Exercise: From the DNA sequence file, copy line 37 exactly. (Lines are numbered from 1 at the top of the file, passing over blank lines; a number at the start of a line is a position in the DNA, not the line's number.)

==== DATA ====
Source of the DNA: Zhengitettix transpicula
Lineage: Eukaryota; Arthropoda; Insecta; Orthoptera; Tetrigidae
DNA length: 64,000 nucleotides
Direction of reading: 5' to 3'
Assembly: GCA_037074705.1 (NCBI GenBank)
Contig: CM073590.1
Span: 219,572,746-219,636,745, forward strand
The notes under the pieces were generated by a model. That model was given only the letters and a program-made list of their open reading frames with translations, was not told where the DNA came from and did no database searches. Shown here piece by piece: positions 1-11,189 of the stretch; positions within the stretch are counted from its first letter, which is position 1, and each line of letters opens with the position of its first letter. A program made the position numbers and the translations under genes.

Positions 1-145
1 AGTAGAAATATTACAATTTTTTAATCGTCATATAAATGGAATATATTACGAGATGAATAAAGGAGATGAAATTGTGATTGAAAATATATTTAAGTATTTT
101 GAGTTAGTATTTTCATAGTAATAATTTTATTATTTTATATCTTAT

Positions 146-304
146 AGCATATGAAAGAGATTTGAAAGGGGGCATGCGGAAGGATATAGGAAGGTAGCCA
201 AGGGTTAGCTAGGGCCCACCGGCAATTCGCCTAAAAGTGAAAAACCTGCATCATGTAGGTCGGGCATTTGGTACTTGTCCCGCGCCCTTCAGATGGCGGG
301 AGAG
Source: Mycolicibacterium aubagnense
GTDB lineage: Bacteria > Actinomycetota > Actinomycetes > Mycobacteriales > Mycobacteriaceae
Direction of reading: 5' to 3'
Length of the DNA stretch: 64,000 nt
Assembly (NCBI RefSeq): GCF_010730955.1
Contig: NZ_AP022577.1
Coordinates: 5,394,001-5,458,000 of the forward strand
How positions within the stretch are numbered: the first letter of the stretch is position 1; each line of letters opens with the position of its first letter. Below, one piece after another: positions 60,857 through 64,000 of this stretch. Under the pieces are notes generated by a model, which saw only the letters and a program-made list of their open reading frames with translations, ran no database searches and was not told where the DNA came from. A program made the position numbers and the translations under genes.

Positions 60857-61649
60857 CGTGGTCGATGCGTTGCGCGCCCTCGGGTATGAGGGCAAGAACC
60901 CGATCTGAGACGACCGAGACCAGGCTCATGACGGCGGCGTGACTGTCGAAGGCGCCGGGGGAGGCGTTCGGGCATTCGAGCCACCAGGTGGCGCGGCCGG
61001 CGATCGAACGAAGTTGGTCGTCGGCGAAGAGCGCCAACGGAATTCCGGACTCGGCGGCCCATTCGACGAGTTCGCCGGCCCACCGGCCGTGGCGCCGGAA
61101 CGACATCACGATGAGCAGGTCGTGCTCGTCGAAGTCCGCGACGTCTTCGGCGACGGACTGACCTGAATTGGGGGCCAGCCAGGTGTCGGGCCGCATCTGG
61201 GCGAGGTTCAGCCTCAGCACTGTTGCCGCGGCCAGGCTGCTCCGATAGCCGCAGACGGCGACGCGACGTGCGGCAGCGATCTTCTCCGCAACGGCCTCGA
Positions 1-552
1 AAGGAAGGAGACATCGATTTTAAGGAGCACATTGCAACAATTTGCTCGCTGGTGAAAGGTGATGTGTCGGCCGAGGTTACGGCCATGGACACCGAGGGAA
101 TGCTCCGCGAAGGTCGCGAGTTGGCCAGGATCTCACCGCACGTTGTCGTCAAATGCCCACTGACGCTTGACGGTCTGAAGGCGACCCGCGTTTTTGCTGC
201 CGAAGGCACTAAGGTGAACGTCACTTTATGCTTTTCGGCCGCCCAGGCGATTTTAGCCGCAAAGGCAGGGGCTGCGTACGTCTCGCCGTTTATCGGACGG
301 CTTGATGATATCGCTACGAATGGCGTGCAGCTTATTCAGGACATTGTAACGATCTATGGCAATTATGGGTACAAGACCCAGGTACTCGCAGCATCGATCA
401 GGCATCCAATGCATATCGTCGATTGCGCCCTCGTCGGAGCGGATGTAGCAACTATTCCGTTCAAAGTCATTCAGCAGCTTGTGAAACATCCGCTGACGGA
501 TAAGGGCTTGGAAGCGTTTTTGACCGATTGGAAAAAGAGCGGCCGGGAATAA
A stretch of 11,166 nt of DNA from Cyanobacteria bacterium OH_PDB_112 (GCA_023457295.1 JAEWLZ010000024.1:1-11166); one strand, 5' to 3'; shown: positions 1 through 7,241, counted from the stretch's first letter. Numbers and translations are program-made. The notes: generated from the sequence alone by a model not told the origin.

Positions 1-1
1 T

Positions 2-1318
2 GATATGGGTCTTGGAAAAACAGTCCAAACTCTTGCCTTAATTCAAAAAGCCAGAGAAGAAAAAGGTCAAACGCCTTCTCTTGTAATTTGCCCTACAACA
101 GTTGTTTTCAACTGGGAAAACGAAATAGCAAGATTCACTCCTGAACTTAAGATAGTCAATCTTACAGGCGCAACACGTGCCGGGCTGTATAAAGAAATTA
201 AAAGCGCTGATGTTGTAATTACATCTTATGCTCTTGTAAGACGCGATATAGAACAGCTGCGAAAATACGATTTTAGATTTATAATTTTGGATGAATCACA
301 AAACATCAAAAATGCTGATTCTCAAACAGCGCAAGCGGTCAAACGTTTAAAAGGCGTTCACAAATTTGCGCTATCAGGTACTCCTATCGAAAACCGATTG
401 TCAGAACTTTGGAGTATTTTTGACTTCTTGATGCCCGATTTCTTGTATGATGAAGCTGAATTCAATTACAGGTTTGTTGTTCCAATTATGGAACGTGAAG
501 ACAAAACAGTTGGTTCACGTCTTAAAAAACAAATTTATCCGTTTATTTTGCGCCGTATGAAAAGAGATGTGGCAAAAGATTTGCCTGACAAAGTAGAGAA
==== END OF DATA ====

A stretch of 11,166 nt of DNA from Cyanobacteria bacterium OH_PDB_112 (GCA_023457295.1 JAEWLZ010000024.1:1-11166); one strand, 5' to 3'; shown: positions 1 through 7,241, counted from the stretch's first letter. Numbers and translations are program-made. The notes: generated from the sequence alone by a model not told the origin.